“Althea & Oliver” by Cristina Moracho
What if you live for the moment when life goes off the rails—and then one day there’s no one left to help you get it back on track?
Althea Carter and Oliver McKinley have been best friends since they were six; she’s the fist-fighting instigator to his peacemaker, the artist whose vision balances his scientific bent. Now, as their junior year of high school comes to a close, Althea has begun to want something more than just best-friendship. Oliver, for his part, simply wants life to go back to normal, but when he wakes up one morning with no memory of the past three weeks, he can’t deny any longer that something is seriously wrong with him. And then Althea makes the worst bad decision ever, and her relationship with Oliver is shattered. He leaves town for a clinical study in New York, resolving to repair whatever is broken in his brain, while she gets into her battered Camry and drives up the coast after him, determined to make up for what she’s done.
Their journey will take them from the rooftops, keg parties, and all-ages shows of their North Carolina hometown to the pool halls, punk houses, and hospitals of New York City before they once more stand together and face their chances. Set in the DIY, mix tape, and zine culture of the mid-1990s, Cristina Moracho’s whip-smart debut is an achingly real story about identity, illness, and love—and why bad decisions sometimes feel so good.
“Althea & Oliver” is not what Diana and I call a bubble-gum, PG romance. I can see why it has been compared to “Eleanor & Park” (and it’s way beyond the obvious “girl’s name, ampersand, boy’s name” title): it’s about a guy and a girl who need each other, complete each other, and rely on each other more than any one else could ever know. They bond over pop culture (it’s set in the mid ’90s), and they have complicated family lives. Like “E&P,” this is hard to put down, it’s occasionally intense and upsetting, and it’s not your typical “friends to more” love story.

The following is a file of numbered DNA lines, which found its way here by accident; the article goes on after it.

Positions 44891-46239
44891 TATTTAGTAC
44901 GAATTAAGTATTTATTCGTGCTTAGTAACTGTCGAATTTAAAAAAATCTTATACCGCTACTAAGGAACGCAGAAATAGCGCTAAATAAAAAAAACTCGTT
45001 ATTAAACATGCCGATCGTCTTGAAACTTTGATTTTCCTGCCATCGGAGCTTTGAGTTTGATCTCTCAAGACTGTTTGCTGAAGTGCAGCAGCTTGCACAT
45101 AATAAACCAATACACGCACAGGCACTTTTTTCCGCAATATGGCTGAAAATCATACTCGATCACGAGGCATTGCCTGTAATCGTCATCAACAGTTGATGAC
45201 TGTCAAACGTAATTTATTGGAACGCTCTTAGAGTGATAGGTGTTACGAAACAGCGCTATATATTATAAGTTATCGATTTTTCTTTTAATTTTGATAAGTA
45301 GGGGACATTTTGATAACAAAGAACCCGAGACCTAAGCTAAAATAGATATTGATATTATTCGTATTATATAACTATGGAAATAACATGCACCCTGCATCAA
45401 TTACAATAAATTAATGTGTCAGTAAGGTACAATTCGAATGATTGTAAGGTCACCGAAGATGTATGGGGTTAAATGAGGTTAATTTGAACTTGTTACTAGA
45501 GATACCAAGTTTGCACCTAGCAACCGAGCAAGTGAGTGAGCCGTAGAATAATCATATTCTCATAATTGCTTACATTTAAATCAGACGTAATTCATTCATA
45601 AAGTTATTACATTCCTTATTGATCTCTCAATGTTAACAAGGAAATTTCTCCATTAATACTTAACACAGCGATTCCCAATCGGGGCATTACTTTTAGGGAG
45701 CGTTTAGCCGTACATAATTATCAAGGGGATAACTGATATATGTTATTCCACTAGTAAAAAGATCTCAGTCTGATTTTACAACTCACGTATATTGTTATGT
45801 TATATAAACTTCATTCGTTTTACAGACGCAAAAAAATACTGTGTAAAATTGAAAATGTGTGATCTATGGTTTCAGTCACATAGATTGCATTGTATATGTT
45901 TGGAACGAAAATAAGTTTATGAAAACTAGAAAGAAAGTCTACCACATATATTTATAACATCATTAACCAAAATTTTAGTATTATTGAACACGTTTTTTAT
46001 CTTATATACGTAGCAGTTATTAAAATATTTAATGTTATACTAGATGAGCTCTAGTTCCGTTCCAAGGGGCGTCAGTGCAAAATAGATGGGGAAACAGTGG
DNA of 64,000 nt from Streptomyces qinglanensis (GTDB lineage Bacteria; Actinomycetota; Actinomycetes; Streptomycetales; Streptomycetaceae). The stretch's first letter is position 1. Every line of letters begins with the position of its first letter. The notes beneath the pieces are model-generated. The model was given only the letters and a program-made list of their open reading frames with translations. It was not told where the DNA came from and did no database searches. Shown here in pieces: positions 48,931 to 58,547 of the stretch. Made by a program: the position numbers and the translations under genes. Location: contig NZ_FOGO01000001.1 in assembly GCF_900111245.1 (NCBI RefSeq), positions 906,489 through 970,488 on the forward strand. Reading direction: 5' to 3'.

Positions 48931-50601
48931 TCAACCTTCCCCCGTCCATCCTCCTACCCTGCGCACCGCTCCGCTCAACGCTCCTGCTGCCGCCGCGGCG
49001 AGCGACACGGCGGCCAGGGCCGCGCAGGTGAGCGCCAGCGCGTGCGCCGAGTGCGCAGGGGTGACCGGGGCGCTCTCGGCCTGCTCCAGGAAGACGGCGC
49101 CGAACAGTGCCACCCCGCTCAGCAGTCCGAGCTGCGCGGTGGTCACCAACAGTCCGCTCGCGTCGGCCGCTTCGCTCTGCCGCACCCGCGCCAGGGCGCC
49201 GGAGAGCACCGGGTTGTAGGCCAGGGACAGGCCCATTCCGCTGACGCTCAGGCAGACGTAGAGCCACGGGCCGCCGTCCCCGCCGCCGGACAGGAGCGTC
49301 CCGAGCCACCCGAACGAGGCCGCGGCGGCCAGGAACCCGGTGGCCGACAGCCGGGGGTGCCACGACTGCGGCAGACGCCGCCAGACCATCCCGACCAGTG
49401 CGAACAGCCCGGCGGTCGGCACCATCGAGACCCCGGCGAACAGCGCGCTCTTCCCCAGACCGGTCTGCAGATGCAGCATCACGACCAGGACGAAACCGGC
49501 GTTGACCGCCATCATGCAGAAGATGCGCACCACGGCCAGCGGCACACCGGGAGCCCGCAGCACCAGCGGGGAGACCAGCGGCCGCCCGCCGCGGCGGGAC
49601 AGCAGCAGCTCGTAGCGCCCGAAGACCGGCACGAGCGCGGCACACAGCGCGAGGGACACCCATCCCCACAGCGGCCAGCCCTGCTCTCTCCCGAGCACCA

But while Althea and Oliver love each other, they aren’t quite in love like Eleanor and Park. They are inseparable lifelong best friends, but as far as romance goes, Althea is ready to jump into her blossoming desire, while Oliver is hesitant to change the most important relationship of his life. So let me call this what it is — an unrequited love story full of angst, self discovery, and a rare sleeping disorder that you’ve probably heard of but no little about.
Although “Althea & Oliver” is set in the ’90s, Moracho doesn’t overwhelm the story with too many references to the time period. In fact, I wish there had been a few more, since that’s when I was in college in New York (where the second half of the book takes place).
Cristina Moracho’s writing is beautiful: precise, evocative, authentic. She doesn’t shy away from sex, substance use, and illness, so the book could be considered a “tough issues” story, but it was also a touching relationship drama and a realistic look at the good, the bad, and the ugly of having only one person you truly trust and want to be with every day.
I highly recommend “Althea & Oliver” to fans of unconventional, emotional, and occasionally heartbreaking contemporaries.
Lying down, he pats his chest in invitation. She takes her place, and he wraps his arms around her and strokes what’s left of her hair. “It’s like we’re two sides of the same coin, and I don’t know which side I’m on.” Althea doesn’t say anything. “I remember those days, too,” he whispers.
This house only holds one mystery that interests her, and she’s alone for barely fifteen minutes before she’s drawn to it.
It had come out of nowhere, this unsettling, inexplicable thing, and every time Oliver went to a new doctor and told the story all over again, Althea thought guiltily of the part he didn’t know — that it was when she realized she wanted him that he had first gotten sick.